Different Type Of Electric Vehicles (EVs): An Introduction

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Electric Cars: The Basics


For those of you new to zero-emission electric driving, we recommend a read of the following articles:


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For many new to electric driving, the terminology used in the industry can be challenging. A case in point are the acronyms used to describe electric cars (BEVs, PHEVs, MHEVs etc.). But do not worry, we have simplified the jargon for those new to electric vehicles in Ireland, a country destined for an electrified future.

As is the case in a number of global markets, to include the European Union and the United Kingdom, the sale of electric cars in Ireland is also fast gaining momentum. In fact, in January 2022, battery-electric vehicles (BEVs) and plug-in hybrid electric vehicles (PHEVs), accounted for 21% of all new cars licensed in Ireland. Put another way, more than a fifth of the cars bought in Ireland were either pure electric or a plug-in hybrid electric vehicles.

The government of Ireland is committed to the rapid adoption of electric cars in the country. The Department of Transport has committed €100 million for EV subsidies in 2022 (almost double the commitment in 2021). The grant for private electric vehicles is up to €5,000 on qualifying battery-electric vehicles (BEVs). Plug-in hybrid electric vehicles (PHEVs), do not qualify for the electric vehicle grant.

The government has set a target of 936,000 electric vehicles by 2030, with 845,000 to be private passenger cars. This will be approximately a third of the vehicles on roads in Ireland (currently there are 2.8 million vehicles on the road). Like many other governments, Ireland is committed to ending the sale of internal combustion engine (ICE) cars by 2030.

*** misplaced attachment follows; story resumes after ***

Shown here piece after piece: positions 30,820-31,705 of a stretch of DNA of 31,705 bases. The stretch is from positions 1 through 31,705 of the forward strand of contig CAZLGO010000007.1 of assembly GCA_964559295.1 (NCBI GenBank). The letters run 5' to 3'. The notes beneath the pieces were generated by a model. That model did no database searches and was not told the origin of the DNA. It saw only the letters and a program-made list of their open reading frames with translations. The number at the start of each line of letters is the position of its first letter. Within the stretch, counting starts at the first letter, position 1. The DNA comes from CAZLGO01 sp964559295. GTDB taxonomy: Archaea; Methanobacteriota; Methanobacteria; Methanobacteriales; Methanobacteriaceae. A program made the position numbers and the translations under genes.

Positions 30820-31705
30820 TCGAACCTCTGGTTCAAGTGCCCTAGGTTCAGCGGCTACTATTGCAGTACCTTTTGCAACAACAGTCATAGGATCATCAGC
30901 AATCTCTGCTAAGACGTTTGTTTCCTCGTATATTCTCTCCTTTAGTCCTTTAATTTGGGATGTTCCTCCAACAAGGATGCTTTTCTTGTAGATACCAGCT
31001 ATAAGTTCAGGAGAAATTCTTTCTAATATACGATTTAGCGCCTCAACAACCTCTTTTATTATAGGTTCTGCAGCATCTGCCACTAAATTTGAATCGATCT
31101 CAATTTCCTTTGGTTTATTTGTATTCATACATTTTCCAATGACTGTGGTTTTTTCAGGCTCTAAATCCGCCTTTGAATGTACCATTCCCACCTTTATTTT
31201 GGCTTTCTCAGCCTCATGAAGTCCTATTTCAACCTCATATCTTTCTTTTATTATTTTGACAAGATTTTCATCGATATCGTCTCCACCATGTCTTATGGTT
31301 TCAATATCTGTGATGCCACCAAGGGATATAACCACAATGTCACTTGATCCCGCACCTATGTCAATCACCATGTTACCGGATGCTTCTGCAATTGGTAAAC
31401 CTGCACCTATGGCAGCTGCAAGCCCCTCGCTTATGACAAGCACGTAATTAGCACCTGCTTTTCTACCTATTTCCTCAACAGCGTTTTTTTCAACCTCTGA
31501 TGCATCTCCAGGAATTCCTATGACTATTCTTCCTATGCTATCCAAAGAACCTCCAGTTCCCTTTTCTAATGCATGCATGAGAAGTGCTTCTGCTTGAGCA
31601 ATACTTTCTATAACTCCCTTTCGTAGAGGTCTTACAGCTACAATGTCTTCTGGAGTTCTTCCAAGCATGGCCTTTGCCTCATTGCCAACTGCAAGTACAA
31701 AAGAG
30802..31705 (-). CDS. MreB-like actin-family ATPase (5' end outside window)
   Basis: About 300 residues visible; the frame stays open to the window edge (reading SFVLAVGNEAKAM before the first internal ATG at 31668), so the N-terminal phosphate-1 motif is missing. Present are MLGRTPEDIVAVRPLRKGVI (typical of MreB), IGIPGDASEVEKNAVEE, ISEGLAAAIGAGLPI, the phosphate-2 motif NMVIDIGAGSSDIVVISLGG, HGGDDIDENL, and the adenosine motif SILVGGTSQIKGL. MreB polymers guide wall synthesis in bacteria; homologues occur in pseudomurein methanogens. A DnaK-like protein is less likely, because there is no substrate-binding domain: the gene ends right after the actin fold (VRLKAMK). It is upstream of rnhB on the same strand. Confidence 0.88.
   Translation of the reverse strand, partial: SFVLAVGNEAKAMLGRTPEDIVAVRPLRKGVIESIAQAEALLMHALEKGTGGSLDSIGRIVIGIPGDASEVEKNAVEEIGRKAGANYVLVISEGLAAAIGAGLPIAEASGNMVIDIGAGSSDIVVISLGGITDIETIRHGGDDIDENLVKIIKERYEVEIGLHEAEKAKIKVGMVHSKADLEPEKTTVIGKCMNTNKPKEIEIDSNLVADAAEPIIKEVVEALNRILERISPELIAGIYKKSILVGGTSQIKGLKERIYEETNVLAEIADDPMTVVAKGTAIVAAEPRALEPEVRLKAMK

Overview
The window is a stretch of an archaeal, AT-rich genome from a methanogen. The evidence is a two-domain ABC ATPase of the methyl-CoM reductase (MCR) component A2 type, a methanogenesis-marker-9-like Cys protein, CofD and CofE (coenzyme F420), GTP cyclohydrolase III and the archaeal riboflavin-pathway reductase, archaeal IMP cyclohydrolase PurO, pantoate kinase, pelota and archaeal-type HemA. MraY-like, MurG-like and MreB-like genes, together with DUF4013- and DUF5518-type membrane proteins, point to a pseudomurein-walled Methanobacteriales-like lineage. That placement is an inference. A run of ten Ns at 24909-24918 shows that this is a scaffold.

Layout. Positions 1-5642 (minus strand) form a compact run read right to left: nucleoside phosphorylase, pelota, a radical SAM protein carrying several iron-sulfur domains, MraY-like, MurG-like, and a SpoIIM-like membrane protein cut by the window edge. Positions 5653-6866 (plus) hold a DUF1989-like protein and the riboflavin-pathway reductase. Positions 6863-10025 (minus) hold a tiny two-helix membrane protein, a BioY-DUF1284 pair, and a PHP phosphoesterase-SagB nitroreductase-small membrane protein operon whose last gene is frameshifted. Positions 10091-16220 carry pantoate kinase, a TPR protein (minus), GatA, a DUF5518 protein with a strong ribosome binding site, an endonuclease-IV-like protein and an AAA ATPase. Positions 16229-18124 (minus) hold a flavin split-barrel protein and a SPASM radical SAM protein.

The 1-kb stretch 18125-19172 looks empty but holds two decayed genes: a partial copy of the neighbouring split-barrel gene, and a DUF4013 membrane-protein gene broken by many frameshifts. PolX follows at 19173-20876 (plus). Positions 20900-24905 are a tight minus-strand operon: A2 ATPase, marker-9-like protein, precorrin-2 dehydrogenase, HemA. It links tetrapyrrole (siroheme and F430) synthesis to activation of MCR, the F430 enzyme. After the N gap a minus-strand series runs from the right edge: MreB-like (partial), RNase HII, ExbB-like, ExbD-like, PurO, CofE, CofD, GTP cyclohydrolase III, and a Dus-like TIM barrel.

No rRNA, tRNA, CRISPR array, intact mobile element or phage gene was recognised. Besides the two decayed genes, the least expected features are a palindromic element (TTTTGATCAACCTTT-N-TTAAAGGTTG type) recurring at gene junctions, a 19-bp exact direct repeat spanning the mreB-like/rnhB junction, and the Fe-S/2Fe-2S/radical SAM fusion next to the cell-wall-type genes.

Electric Vehicles (EVs)


Electric Vehicles” is a broad ‘umbrella term’ used to describe a number of different types of vehicles that use some form of electric power (electric motor) for propulsion. EVs come in all shapes and sizes, to include passenger cars, electric vans, electric buses and even more! Today there are more than 200 models of EVs available on sale globally.

Tesla Model 3
The All-electric Tesla Model 3 Battery-Electric Vehicle (credit: Tesla)

Though electric cars like the Tesla Model 3 battery-electric vehicle (BEV), have inspired many to migrate to electric driving, other EVs like the hydrogen fuelled, Toyota Mirai fuel cell electric vehicle (FCEV), will continue to play an important role in the ever changing technological landscape of electric driving. For the medium term, we can expect battery-electric vehicles (BEVs) to take the dominant technological position, but we expect much to change over the next 30 to 50 years in terms of electric cars and the technology in the lead!

Though there are many types of electric vehicles, the table below lists the EVs that are most relevant to us today! This short guide will help you to understand the terminology used for each of these type of electric vehicles, what each can do, what the limits are and any features of that type, so you can make the right decision when selecting your next, or first, electric car.


Type Of Electric Vehicle (EV) Description
Mild Hybrid Electric Vehicles (MHEVs)Mild hybrids use both an internal combustion engine (ICE) and electric motor. These cars are also known as ‘self-charging hybrids’. The vehicle uses regenerative braking (recuperated electric energy) to improve the fuel efficiency (mpg) and to reduce tailpipe emissions (CO2 g/km). However, mild hybrids cannot be charged by an external power source (i.e. EV charger). The recuperated electric energy is also used to boost the the combustion engine enhancing acceleration. Automotive manufactures (OEMs) like Toyota are one of the pioneers in developing and introducing mild hybrid vehicles. The ubiquitous Toyota Prius mild hybrid is an excellent example. Toyota also helped popularise the use of mild hybrids in the premium segment via its wholly owned Lexus brand.